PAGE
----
I think that NATO should be expanded and we should include the Middle East, absolutely,” US President Donald Trump told the reporters at the White House on January 10, after he first raised the idea to NATO Secretary General Jens Stoltenberg a day earlier, reported msn.com.
The US Treasury announced sanctions on eight senior Iranian officials and mining companies in response to Iran’s previous missile attacks on Iraqi military bases where US troops are garrisoned.
The two moves reflect the Trump administration’s Middle East strategy: withdraw from the region as soon as possible and use economic sanctions instead of military power, Sun Xingjie, deputy director of the Institute of International Relations, Jilin University, wrote for newspaper The Beijing News.
Trump proposed his “principled realism” foreign policy approach in May 2017 as part of his “America First” agenda, which includes not using military force to promote values. In line with its national security strategy as detailed in a 2017 report, the Trump administration has re-focused on competition between major countries, and started bringing its resources to the Asia-Pacific region. By calling on the NATO to include the Mideast, Trump is hoping to bring US forces back home, Sun said.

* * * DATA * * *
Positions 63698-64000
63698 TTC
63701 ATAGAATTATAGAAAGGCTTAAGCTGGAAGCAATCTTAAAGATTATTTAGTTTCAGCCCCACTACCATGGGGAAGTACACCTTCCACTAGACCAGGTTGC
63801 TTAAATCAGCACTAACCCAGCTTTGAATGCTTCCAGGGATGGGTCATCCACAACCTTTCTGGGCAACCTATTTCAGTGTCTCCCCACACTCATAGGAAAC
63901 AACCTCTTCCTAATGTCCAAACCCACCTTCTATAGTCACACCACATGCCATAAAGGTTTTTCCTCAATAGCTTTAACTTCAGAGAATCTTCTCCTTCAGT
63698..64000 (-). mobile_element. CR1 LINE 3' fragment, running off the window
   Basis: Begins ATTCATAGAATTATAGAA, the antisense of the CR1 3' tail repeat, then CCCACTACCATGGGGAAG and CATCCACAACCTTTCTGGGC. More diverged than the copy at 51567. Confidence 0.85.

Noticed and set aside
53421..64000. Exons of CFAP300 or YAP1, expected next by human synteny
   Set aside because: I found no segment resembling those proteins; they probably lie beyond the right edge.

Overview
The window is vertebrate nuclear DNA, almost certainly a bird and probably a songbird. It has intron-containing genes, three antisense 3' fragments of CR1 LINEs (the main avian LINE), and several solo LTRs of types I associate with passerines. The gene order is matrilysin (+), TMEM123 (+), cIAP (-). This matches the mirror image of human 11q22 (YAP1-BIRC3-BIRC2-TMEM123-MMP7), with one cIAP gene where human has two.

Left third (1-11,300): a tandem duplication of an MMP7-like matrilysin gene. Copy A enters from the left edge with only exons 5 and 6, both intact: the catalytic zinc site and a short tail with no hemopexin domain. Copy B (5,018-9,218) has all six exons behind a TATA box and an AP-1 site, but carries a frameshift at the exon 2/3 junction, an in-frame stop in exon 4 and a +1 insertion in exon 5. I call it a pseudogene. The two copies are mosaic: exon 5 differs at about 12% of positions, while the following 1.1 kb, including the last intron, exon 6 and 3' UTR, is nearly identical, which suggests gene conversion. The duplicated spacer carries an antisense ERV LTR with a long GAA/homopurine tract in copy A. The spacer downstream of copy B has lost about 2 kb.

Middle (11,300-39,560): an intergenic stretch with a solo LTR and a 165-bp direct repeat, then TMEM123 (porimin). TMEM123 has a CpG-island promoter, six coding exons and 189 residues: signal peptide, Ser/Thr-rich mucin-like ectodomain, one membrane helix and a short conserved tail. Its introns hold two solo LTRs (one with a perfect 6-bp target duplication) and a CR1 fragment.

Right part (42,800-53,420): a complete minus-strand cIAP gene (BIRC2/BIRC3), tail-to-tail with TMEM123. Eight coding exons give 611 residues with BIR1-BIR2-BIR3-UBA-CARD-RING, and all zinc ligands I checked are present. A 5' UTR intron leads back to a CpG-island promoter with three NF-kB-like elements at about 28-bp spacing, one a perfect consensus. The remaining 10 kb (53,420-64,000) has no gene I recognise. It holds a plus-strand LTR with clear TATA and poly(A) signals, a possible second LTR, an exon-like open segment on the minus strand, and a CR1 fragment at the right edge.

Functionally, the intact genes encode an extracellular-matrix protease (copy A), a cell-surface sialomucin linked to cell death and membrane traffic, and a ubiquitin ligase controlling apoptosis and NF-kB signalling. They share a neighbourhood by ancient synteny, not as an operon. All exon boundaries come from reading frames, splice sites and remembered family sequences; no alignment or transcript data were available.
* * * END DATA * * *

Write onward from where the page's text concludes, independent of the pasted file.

During the 20 years of the US’s war on terror, order in the region increasingly took the form as a game between the US and Iran, which Sun called “two countries with imperial impulses.”
The US shale gas revolution has made the country self-sufficient in energy and a net energy exporter for the first time in history, Sun wrote, noting this is another reason Trump wants to pull his country out of the Mideast.
Yet as Trump's retreat from Syria shows, it is much harder to end a war with dignity than to start a war, Sun argued.
Trump is calling for Europeans to shoulder responsibilities after the US has done so much for them, Sun said. Also, Europeans need energy from the Mideast, not the US, and an outdated NATO should expand its functions.
Trump’s latest proposal is putting “extreme pressure” on European allies so the US can get out of the game. But Sun argued that since the US had played a part in the Mideast turmoil, Europe is likely unwilling to follow Trump’s wishes.